Welcome to the website woven for wordaholics, logolepts, and verbivores. Carnivores eat meat; herbivores eat plants and vegetables; verbivores devour words. If you are heels over head (as well as head over heels) in love with words, tarry here a while to graze or, perhaps, feast on the English language. Ours is the only language in which you drive in a parkway and park in a driveway and your nose can run and your feet can smell.

grammar & usage

Dear Richard Lederer: I swear this is true. A radio reporter recently announced, “Police surrounded a house and ordered out a man accused of killing a convenience store clerk with a megaphone.” No word on whether cause of death was blunt force or burst eardrums. –Garry Foster, Carlsbad

Garry Foster offers a spot-on example of what happens when one’s modifiers go south — or north or anywhere too far away from the words they are supposed to modify: The AP Press Guide to News Writing advises: “The language has many ways to trip you up, most deviously through a modifier that turns up in the wrong place. Don’t let related ideas in a sentence drift apart. Modifiers should be close to the word they purport to modify.”

Here’s a police lineup of modifiers that have gone wrong: I guarantee you that each specimen is genuine, certified, authentic and unretouched.

  • “We spent most of our time sitting on the back porch watching the cows playing Scrabble and reading.” Just a second: It’s the people who were “playing Scrabble and reading,” not the cows. The modifying phrase is hilariously misplaced.
  • “In The Valley Between a prim teacher flees from a runaway bull clad only in his underwear,” a book review informs us. But who is “clad only in his underwear”—the teacher or the bull? Presumably it’s the teacher, but because the phrase “clad only in his underwear” comes at the end of the sentence, the reader gets the impression that the bull is the one running around in Skivvies.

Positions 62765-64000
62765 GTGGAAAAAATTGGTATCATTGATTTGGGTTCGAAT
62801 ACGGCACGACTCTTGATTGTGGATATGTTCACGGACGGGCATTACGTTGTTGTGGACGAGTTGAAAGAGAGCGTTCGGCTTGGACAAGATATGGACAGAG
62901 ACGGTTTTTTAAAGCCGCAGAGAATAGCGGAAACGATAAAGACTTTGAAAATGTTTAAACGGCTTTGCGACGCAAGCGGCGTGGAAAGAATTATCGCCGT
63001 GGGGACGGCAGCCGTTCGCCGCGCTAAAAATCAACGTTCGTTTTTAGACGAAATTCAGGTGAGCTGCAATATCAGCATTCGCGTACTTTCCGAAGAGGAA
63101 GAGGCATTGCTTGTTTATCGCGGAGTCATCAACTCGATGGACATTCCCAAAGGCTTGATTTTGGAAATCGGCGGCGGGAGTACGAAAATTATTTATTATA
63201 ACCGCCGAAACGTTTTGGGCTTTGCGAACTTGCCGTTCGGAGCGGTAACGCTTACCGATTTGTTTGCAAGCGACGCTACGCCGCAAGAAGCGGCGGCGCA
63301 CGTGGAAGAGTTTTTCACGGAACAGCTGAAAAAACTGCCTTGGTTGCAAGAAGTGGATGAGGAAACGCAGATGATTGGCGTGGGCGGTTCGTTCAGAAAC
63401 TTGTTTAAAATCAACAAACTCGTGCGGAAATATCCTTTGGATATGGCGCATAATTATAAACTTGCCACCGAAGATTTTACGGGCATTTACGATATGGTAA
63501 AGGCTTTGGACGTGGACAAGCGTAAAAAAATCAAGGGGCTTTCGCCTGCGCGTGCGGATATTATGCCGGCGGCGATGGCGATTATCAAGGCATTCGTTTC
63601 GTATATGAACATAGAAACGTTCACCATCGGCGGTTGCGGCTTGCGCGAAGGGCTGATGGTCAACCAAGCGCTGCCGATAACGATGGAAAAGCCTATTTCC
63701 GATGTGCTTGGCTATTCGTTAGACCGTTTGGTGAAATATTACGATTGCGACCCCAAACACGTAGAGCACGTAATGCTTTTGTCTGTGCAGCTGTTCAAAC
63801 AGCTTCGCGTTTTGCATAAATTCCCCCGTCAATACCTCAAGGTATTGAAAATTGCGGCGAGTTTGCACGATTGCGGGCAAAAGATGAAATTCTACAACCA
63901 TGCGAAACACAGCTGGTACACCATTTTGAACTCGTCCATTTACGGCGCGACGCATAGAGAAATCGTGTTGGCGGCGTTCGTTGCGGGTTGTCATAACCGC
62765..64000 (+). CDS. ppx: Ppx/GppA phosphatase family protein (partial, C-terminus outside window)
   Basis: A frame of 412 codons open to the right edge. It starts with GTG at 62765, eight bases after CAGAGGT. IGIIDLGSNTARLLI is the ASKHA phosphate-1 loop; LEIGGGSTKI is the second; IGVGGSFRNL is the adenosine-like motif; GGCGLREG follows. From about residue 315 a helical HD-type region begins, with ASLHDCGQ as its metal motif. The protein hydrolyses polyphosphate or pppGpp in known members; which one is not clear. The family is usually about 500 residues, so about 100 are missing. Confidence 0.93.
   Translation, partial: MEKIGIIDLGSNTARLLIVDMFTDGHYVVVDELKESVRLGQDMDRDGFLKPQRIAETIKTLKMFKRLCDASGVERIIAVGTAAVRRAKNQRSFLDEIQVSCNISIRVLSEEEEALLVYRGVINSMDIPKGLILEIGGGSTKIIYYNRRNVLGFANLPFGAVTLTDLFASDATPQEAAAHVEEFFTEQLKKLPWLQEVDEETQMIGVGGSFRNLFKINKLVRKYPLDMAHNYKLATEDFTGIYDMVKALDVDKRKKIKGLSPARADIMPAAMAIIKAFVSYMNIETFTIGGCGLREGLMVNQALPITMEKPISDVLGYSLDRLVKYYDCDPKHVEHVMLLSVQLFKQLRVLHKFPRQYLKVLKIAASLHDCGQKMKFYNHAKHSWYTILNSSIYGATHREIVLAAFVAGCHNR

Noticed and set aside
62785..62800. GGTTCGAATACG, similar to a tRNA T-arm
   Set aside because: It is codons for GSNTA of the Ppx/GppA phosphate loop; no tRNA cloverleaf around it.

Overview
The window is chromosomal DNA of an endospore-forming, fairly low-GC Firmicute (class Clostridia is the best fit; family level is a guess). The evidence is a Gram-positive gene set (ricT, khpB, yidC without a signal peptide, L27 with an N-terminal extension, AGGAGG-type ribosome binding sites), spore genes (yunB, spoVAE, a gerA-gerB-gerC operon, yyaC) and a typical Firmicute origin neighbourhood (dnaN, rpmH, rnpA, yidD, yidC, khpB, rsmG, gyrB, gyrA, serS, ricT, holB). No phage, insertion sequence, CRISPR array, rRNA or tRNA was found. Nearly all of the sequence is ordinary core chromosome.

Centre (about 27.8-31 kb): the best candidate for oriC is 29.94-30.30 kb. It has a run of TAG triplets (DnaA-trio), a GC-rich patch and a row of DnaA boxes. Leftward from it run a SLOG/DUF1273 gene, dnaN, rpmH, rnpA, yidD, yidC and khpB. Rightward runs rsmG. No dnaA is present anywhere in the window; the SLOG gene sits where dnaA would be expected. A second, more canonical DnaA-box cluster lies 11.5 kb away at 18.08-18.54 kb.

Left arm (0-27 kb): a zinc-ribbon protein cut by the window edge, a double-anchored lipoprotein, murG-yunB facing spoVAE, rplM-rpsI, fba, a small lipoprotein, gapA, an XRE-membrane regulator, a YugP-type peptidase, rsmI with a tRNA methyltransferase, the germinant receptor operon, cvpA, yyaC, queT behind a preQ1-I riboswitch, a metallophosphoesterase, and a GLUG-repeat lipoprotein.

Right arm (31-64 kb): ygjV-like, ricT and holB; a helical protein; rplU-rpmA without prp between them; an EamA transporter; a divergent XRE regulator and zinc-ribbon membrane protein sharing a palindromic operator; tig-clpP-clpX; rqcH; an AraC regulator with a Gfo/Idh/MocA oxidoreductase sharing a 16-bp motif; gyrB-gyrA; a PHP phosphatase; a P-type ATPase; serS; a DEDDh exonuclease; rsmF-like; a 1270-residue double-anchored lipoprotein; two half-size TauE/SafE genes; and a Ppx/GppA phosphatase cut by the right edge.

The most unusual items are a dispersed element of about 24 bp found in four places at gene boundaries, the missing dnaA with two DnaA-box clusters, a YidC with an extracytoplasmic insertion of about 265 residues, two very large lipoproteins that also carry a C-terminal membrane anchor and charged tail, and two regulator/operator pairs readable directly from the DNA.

• In the novel The Rosetta Key, we read, “The English captain had escaped in part by signaling a lady he’d bedded through the prison windows, which was resourcefulness after my own heart.” What a contortionist!
  • “A Muncie woman has been sentenced to 10 days in jail after driving a vehicle with a blood alcohol content of twice the legal limit.” Maybe her car was one of those notorious guzzlers.
  • “Accused spy Wen Ho Lee is speaking out today for the first time since being incarcerated on the Today” Where on the Today set did they lock up Mr. Lee?

And on and on it goes:

  • With his tail held high, my father led his prize bull around the arena.
  • Farmhand Bill Rudd hoists a cow injured while giving birth to her feet with a front end loader while farm owner Tom Rogers looks on.
  • Assad has so far brushed aside appeals to end the violence from foreign diplomats.
  • Kate Middleton made her last royal appearance before her baby arrives at the Trooping of the Colour ceremony in London.
  • Doctors were giving Michael Jackson propofol to help him sleep up to 12 years before his death.
  • Damaged by bat droppings and lying under a film of dirt in a cave near the Ein Gede Oasis, the Bedouin pocketed the manuscripts and began an arduous bidding process with Professor Eshel.
  • The famous animal trainer, Keller Breeland, was the first person to use B.F. Skinner’s work to train performing animals along with his wife, Marian.
  • The city council has put a proposal to designate a place for homeless people to congregate and sleep on the back burner.
  • A screaming intruder made it onto the front lawn of the White House Sunday while President George W. Bush was at home before being apprehended by Secret Service officers.
  • Oregon famers cannot remove a wolf caught in the act of attacking livestock without a permit.
  • Two white men with their faces covered with pistols entered and demanded access to the cash register.
  • Aided by a thousand eyes, the author explains how ants navigate and how they use dead reckoning.
  • Amber was escorted by her father wearing a strapless silk wedding gown designed by Maria Lanting and carrying a tropical flower bouquet.
  • The dog was hungry and made the mistake of nipping a two-year-old that was trying to force feed it in his ear.
  • French mastiffs, also known as dogues de Bordeaux or Bordeaux bulldogs, are fighting dogs with big heads that can weigh more than 50 kilograms.